Davis Faculty Association

Archive for the ‘Faculty Welfare’ Category

News and Updates for November 9, 2017

Prepared on behalf of the DFA Board by Joe Kiskis.

As a service to Davis Faculty Association members, this informal newsletter will be emailed to members several times a year as developments warrant. The goal is to draw attention to items of likely interest related to UC Davis, the University of California, or higher education more generally.

The Davis Faculty Association is affiliated with the Council of UC Faculty Associations (CUCFA) and with the American Association of University Professors (AAUP).

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Topics:

MEETING WITH CHANCELLOR MAY
(DFA Board members meet with Chancellor May.)

OPEN ENROLLMENT
(Deadline 5pm, Tuesday, Nov. 21.)

OPEN ENROLLMENT AND WESTERN HEALTH ADVANTAGE
(Changes more modest than feared.)

RETIREE HEALTH INSURANCE
(Work group formed. Decisions delayed until June.)

FREE SPEECH CENTER
(President Napolitano creates free speech center.)

GRAD STUDENT RESEARCHERS GIVEN RIGHT TO UNIONIZE

UCOP FUNDING IMPACTS UPDATE
(Problems with line item funding for UCOP may be corrected.)

NEGOTIATED SALARY TRIAL PROGRAM REVIEW
(If you opposed it in 2011, you probably still won’t like it.)

MICHAEL BROWN APPOINTED UC PROVOST

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MEETING WITH CHANCELLOR MAY

Members of the DFA board met with Chancellor May on Oct. 6, 2017. Co-Chair Jesse Drew described the Davis Faculty Association. Board members brought up a number of topics including the importance of public higher eduction, shared governance, free speech and academic freedom, DACA students, diversity, retiree health insurance, and issues associated with the legislatively mandated changes in the mechanics of UCOP funding. The discussion was positive, future-oriented, and cordial.

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OPEN ENROLLMENT

Members are reminded that open enrollment closes at 5pm, Tuesday, Nov. 21.

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OPEN ENROLLMENT AND WESTERN HEALTH ADVANTAGE

During the last few months, there were statements concerning the change in relations between UC Davis Health and Western Health Advantage (WHA) and the impact that would have on UC employees using WHA for health insurance. In the end, the impact on UC employees is smaller than was previously anticipated. The UCnet now states “Although UC Davis Health has ended its ownership and commercial network participation in Western Health Advantage (WHA), UC and WHA have come to a special arrangement for UC employees. Through this arrangement, UC WHA members and their families may continue to see their current UC Davis Health primary care provider (PCP) or select a UC Davis Health PCP in the future. WHA members will not have access to the Advantage Referral program, which allowed you to self-refer to specialists within WHA’s network. Instead, starting in 2018, your PCP will refer you to an appropriate provider if you require specialty care.”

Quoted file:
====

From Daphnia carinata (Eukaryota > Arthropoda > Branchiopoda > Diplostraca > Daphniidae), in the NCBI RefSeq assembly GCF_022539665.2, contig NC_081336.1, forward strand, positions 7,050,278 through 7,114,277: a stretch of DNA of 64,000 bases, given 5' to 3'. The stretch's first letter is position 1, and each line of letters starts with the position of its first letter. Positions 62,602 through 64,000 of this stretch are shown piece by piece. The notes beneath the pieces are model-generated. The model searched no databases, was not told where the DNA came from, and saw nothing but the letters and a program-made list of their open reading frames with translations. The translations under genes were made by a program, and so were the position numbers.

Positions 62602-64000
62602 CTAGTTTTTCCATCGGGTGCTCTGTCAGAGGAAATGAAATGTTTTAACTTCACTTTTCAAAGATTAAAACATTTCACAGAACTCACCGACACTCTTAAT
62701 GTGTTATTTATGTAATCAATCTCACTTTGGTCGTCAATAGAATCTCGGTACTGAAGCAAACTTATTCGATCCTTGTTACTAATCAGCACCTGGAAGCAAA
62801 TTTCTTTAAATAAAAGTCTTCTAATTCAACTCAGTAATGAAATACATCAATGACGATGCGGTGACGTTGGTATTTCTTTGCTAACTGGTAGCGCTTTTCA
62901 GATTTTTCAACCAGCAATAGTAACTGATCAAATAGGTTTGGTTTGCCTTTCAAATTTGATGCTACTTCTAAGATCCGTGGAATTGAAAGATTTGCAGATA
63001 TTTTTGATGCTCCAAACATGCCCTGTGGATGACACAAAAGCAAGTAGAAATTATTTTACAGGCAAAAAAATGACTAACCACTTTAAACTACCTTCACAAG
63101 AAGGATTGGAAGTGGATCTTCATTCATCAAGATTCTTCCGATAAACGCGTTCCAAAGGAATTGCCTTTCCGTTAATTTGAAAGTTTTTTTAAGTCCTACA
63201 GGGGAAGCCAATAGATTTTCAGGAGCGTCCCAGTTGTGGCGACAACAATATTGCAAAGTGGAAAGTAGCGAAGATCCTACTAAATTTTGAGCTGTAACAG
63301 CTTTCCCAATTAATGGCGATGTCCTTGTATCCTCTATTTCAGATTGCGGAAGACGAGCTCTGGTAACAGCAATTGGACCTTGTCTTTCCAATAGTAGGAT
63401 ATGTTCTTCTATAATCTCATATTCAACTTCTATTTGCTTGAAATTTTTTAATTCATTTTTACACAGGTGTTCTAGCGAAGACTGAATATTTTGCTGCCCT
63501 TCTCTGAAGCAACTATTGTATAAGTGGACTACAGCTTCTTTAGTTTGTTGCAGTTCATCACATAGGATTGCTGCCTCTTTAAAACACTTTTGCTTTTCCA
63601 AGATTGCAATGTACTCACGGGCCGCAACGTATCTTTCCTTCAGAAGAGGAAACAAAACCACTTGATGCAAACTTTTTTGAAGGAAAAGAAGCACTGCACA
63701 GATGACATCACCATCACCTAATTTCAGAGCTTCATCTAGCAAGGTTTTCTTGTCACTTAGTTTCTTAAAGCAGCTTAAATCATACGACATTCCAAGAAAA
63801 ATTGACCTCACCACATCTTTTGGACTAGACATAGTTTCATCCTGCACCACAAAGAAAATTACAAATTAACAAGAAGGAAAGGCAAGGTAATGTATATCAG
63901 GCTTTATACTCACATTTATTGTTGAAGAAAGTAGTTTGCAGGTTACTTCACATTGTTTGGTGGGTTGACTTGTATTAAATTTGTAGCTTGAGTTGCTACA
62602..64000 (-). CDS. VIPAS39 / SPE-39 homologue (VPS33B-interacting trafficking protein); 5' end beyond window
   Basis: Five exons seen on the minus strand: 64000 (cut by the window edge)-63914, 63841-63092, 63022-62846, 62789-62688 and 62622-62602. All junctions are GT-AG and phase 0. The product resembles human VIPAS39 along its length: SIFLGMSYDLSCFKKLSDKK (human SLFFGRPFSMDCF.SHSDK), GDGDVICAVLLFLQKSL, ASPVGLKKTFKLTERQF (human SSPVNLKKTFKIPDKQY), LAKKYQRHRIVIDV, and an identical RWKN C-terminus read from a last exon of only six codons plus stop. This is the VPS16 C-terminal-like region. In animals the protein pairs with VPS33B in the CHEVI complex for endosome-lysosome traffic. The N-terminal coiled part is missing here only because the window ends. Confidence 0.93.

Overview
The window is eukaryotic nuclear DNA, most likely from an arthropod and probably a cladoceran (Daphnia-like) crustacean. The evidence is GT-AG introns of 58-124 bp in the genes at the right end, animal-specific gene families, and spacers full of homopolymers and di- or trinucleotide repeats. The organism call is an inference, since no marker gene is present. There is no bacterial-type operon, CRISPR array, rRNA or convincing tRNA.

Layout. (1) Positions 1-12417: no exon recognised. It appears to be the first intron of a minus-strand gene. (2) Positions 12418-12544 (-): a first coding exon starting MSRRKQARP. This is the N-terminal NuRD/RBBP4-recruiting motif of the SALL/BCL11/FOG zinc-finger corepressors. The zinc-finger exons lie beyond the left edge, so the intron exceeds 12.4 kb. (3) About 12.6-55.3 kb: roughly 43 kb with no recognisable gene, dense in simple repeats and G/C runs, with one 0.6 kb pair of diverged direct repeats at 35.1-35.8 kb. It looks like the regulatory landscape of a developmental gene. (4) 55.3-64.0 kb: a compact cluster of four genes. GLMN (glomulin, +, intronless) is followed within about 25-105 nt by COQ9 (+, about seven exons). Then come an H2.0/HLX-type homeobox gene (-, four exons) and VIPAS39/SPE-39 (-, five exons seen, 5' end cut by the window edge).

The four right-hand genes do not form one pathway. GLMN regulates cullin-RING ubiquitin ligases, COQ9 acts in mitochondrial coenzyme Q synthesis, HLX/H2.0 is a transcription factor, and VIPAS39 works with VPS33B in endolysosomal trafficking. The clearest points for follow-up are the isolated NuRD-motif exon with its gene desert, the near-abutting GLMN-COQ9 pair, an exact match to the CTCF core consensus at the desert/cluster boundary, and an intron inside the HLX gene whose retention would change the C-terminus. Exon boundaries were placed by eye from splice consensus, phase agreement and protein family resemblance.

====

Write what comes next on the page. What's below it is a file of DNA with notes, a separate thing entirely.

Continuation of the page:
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RETIREE HEALTH INSURANCE

As previously reported in this space and elsewhere, UCOP threatened to remove the 70% floor for funding of retiree health. If adopted, this would pave the way for decreases in funding for retiree health insurance, i.e. increased costs and/or decreased benefits for present and future retirees.

Faced with unified and overwhelming opposition to a Regents Agenda action item that would effect such a change, OP has decided to delay any possible Regental action until after a work group on this topic issues a report — likely around June 2018.

OP comment:
Work group to be formed to study, make recommendations about health benefits for retirees

http://ucnet.universityofcalifornia.edu/news/2017/10/work-group-to-be-formed-to-study,-make-recommendations-about-health-benefits-for-retirees.html

Senate Chair letter:
Letters on Retiree Health, memo from Senate Chair White to President Napolitano (10/17)

http://senate.universityofcalifornia.edu/_files/reports/SW-JN-Retiree-Health.pdf

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FREE SPEECH CENTER

President Napolitano creates academic center without Senate consultation and appoints advisory board with herself as chair.

UC launches national effort to promote free speech and civic engagement https://www.universityofcalifornia.edu/press-room/uc-launches-national-effort-promote-free-speech-and-civic-engagement
https://freespeechcenter.universityofcalifornia.edu

The National Center for Free Speech and Civic Engagement will engage in education, research, advocacy, and fund and run a fellowship program.
https://freespeechcenter.universityofcalifornia.edu/fellows/

Although the center will not be granting degrees, it will engage in the academic activities of education, research, and providing fellowships. Based on those activities, it appears to be an academic center that warrants Senate consultation in its formation. I understand that Senate consultation did not take place.

Some observers have noted the unusual makeup of the advisory board.
https://freespeechcenter.universityofcalifornia.edu/advisory-board/